I’ve finished two novels since my last blog post. Okay, one of them was already
almost finished, and the other was well along — but now they’re actually finished.
In early February, I finished and turned in Mercy Kill, the next Star Wars: X-Wing novel. The Monday after I finished it, I turned to Growing Up Dead, the humorous
vampire adventure I’d written and mostly completed in 2010 and 2011. Across February
and early March, I polished it into completed form and passed it on to my agent. The
day after I completed it, I returned to Mercy Kill to proofread and amend the copyedited
manuscript, then returned that to Del Rey.
So — yeah, it’s been a little busy.
And during that time, I passed a milestone: the three-year anniversary of my
heart attack, which started March 27, 2009 and was diagnosed (when I was
hospitalized) on March 29, 2009.
It’s good to still be here, and to be completing projects. Thanks go to everyone
who’s offered help during those three years.
I just updated my Appearance Schedule page
with loads of information about my
summer convention schedule.
The fun starts on May 5, when I do a signing at Dragon’s Lair Comics & Fantasy
in Austin, TX in celebration of Free Comic Book Day. Peter Mayhew, portrayer of
Chewbacca in the Star Wars movies, will be signing at the same event.
Then there’s an updated schedule for my attendance of the Origins Game Fair at
the end of May/beginning of June. There are notes on ArmadilloCon in July and Celebration VI in
August. Rounding out the list is information on my activities at Dragon*Con at the end of August/beginning
of September, including a complete listing of the writing seminars Michael A. Stackpole
and I (joined this year by Alison Richards) will be conducting there.
So, basically, a busy winter/spring is going to be followed by a busy summer.
Connect the Dots
(An Essay About Something That Confused Me)
Once upon a time, I used to watch soap operas. These were the CBS daytime
soaps in the early 1990s — The Young and the Restless, The Bold and the Beautiful,
Guiding Light, and As the World Turns. I did this chiefly to learn about sustaining plots and
character arcs across months and years, possibly across thousands of episodes.
I also occasionally read entertainment-industry news stories about various soap
stars. A story that came up occasionally, apparently as a universal consequence of
being a soap star, told of actors being stopped by ardent fans of their shows. The fans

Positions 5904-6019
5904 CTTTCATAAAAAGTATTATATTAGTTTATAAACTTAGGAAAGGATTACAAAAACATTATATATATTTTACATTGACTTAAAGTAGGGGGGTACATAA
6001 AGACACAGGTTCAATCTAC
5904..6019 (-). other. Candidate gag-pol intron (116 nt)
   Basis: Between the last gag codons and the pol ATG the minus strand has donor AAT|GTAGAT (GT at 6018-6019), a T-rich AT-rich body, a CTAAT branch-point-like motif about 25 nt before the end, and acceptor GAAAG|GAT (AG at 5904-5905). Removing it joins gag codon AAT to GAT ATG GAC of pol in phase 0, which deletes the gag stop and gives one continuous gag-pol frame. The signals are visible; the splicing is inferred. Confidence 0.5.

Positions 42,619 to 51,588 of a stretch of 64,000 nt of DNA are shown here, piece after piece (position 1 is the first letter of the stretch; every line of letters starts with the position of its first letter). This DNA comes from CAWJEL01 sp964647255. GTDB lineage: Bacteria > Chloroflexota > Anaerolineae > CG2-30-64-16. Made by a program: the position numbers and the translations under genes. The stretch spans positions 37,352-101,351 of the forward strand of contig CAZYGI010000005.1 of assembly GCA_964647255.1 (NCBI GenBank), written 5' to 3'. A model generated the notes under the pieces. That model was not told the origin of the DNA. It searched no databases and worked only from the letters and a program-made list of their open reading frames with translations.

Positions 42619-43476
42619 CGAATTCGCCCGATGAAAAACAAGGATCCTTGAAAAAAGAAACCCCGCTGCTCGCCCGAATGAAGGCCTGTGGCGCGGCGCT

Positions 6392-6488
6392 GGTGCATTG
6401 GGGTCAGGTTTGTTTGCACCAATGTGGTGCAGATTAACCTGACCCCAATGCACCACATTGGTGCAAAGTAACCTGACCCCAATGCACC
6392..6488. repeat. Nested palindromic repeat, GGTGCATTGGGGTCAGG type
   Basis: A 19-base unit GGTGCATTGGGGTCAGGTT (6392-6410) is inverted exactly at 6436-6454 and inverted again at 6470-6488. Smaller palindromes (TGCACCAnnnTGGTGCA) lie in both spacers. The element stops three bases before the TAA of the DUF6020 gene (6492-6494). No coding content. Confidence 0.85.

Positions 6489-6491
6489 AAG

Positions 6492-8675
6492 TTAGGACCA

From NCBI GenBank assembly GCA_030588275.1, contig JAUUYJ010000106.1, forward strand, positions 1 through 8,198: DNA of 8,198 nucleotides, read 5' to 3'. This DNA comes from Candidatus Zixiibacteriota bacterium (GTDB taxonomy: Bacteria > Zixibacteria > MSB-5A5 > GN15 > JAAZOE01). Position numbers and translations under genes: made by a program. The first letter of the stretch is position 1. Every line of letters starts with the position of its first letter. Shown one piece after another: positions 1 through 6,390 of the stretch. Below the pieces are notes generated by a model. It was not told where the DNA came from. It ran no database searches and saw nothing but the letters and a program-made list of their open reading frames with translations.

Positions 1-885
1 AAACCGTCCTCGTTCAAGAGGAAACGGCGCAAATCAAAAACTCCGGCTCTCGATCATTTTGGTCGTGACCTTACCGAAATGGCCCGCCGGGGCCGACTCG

would speak to them as if they, the actors, were their characters. The fans would
criticize (even harangue) them for villainous behavior or offer sympathy for personal
tragedies… all without apparently being aware that these characterizations and events were
I never could quite understand that behavior. Surely most of these fans actually
did understand they were watching TV shows. I know there are delusional people out
there, but the frequency of these stories seemed out of proportion to the
number of delusional folk I have personally encountered.
More recently I rewatched a favorite movie of mine, Bob Clark’s brilliant A
Christmas Story, in which one incident has young Ralphie dealing with the fact that his
grandparent can only think of him as being a very small child.
And, believe it or not, that’s when the question of delusional soap opera fans
clicked for me.
Picture this: Grandparents visit their grandchildren, who are now teenagers. An
awkward silence ensues between the grandparents and the grandchildren. Grandma,
uncomfortable, makes a noble effort to break the silence.
Grandma: “So, do you remember when you were two and you dropped the ice cream in
Teen Granddaughter: “No.”
Grandma: “Oh. Or the time when Billy pulled the arms off your doll and you were so
Teen Granddaughter: “He likes to be called Will now. And no.”
Believe it or not, that’s exactly the same situation as a fan accosting a soap
opera star with criticism of the star’s on-screen behavior.
How, precisely, is it exactly the same?
It has to do with context.
Grandparents who selcom have the opportunity to see their grandkids have only
a few points of context, of connection, with those kids. And those points of connection
are often events from early in the kids’ lives, events they may have forgotten or prefer
not to remember in light of their current, striving-to-be-cool lives. But the grandparents
invoke those old events anyway, in a desperate attempt to bridge the gap of years, and
get eye-rolls and dismissiveness as a response.
Back to the soap opera star. A fan approaches and is desperate to connect, just
for a moment, with a TV idol. But what are the fan’s points of connection? Only the
star’s character’s behavior and life events. So the fan slips into a conversation just as
awkward as the grandparents’. Except such a conversation is bound to sound more
interesting to onlookers.
Fan: “Do you remember when you had Sir James chained up in his
basement and the control panel caught on fire? Why did you run? Why didn’t you save
It’s easier for writers. People read our work and don’t somehow transfer us into
the events on our pages. (Which is good. I assure you that if I tried to fight a werewolf,
pilot a starfighter, or wield a sword, tragedy would ensue.)
What’s the solution? Hell if I know. I’m just pleased to have come up with an
explanation for a behavior that confused me for years. Even if I’m totally wrong, other
people can argue about it while I sit back and relax.
But if you run into someone you’re a fan of, and you’re stuck for something to
say, try this: “Hi, I’m so-and-so, and I really enjoy your work.” You won’t sound like a
(Disclaimer: No, I don’t disparage soap operas, and I don’t think most soap
opera fans are nutbags.)